• Transform magazine
  • September 25, 2018

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Peer perspectives: Beijing 2022

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Olympic brands are notoriously challenging to get right and they can fall victim to longstanding visual clichés. With the unveiling of the Beijing 2022 Winter Olympics emblem, Gregg Finlay examines the approach, the successes and the pitfalls of the new designs. The full visual system is yet to be released, but will rely on the strength of these emblems to be effectively implemented

Project: Beijing 2022 Olympic emblems by Lin Cunzhen

Reviewer: Gregg Finlay, creative director, Prophet

The challenge: When I was initially asked to review this ‘Winter Dream’ Olympic logo, my eyes twitched. A short, sharp shock ran down my spine. And seventeen imaginary-browser windows opened in my mind recalling every blog and every review ever written on Olympic logo design. The design community pouring its scorn upon a poor unsuspecting logo. Whether the design itself, or the comments below it, they have not always seen our best moments; creating discord around an event intended to promote international unity.

The Beijing Winter 2022 logo is not a particularly great design. Script-style illustration: check. Rainbow colour palette: check. Poor typography: check. The Olympic identikit has been rolled out once more. The form itself (at least for the Olympic version) is beginning to grow on me, if you isolate it there’s nice balance and flow, but the actual execution lets it down. And let’s not talk about the typography, it’s going to keep me awake at night. However, I will reserve full judgment until we see the identity rolled out at the event itself.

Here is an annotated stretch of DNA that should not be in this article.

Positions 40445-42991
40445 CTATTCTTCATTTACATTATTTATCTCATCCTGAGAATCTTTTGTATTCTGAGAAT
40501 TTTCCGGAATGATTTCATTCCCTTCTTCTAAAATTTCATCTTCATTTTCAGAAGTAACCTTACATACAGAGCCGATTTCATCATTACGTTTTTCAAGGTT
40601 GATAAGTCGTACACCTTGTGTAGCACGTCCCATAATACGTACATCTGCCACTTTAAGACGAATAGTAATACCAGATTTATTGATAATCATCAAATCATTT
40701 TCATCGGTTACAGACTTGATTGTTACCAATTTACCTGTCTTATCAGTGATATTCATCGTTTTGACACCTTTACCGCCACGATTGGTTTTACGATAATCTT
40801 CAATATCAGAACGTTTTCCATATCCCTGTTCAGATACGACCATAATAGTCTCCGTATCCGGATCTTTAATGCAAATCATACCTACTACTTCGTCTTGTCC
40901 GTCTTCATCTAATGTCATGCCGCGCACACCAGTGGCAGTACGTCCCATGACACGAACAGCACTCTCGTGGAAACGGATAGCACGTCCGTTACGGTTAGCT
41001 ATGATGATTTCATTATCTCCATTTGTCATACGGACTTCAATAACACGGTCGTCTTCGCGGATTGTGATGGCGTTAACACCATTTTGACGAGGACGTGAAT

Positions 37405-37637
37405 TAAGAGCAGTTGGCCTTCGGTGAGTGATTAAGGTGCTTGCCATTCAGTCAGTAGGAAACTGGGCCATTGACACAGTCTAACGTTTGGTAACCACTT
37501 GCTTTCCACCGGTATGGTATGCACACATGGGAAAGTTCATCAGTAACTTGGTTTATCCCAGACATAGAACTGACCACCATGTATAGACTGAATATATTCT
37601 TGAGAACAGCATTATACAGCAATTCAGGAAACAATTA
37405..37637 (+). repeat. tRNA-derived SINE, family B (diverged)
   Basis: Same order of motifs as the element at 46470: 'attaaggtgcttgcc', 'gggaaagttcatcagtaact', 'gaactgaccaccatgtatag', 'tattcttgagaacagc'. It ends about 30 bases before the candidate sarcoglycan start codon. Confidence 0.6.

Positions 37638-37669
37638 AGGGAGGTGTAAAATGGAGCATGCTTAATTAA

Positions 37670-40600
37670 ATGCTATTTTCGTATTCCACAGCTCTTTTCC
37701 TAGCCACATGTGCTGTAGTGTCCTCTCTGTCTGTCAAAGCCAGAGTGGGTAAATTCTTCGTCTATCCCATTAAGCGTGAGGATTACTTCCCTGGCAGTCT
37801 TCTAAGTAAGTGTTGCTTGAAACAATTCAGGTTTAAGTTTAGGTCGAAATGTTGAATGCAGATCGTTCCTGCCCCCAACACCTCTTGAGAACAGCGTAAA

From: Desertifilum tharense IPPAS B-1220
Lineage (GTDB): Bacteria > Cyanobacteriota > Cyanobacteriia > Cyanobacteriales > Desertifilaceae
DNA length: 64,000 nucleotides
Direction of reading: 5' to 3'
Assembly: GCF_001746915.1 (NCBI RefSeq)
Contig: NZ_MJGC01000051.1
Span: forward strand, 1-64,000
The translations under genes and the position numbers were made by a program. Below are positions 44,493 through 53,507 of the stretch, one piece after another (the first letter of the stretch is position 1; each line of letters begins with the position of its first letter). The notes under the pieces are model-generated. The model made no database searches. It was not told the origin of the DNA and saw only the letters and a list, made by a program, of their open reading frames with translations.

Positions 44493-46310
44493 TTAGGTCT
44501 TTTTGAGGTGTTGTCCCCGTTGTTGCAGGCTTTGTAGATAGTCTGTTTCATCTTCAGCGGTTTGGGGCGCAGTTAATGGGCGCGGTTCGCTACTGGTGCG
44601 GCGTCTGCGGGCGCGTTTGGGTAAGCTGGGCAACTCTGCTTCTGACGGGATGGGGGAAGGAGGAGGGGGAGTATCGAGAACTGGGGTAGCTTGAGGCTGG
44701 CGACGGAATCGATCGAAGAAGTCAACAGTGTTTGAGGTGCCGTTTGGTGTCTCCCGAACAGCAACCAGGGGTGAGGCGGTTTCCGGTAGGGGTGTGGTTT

It’s an unbelievably hard brief: Aside from creating a temporary national emblem, it has to sit alongside one of the most iconic symbols on earth – the Olympic rings. That’s no mean feat. The trouble is criticism (as I have written above) often focuses on the execution, not the process which created it or the brief it had to fulfil.

The Beijing logo has every hallmark of a consensus-driven design. With each and every layer of rationale is a nodding member of the Beijing 2022 organising committee ticking off their checklist. Incorporating a skater at the top and a skier at the bottom; a flowing ribbon-like motif symbolising rolling mountains and Olympic venues and ski pistes and skating rinks and pointing to the fact that the Games will coincide with the Chinese New Year. Hold on, and let’s not miss the use of blue in the emblem to represent ‘dreams and the future and the purity of ice and snow.’ But to achieve what?

Why it matters: Symbolism and meaning is important here, but it is so overdone it becomes meaningless. Beyond the symbolism, the design doesn’t feel like it had a champion, it feels like it had a committee and a near impossible brief; hardly a boundary-pushing purpose.

How one of the best Olympic brands was developed: Say what you will of the London 2012 design, but it was clear there was a bigger idea of what the Olympics could be. It had a purpose to go beyond city clichés and create a uniting force. And this would have needed a lot of effort to get it through the organising committee, going against all the tropes of previous Olympic logo designs. I was lucky enough to attend back in 2012, as well as being glued to the telly right through the summer. The athletes, the opening ceremonies, the volunteers, in both versions of the event, were extraordinary; people who pushed their boundaries to be the best they can be. They were champions.

It’s this characteristic that defines the Olympics. And this is what I yearn for. Someone to champion the creation of each event incarnation and the true meaning of the Olympics.

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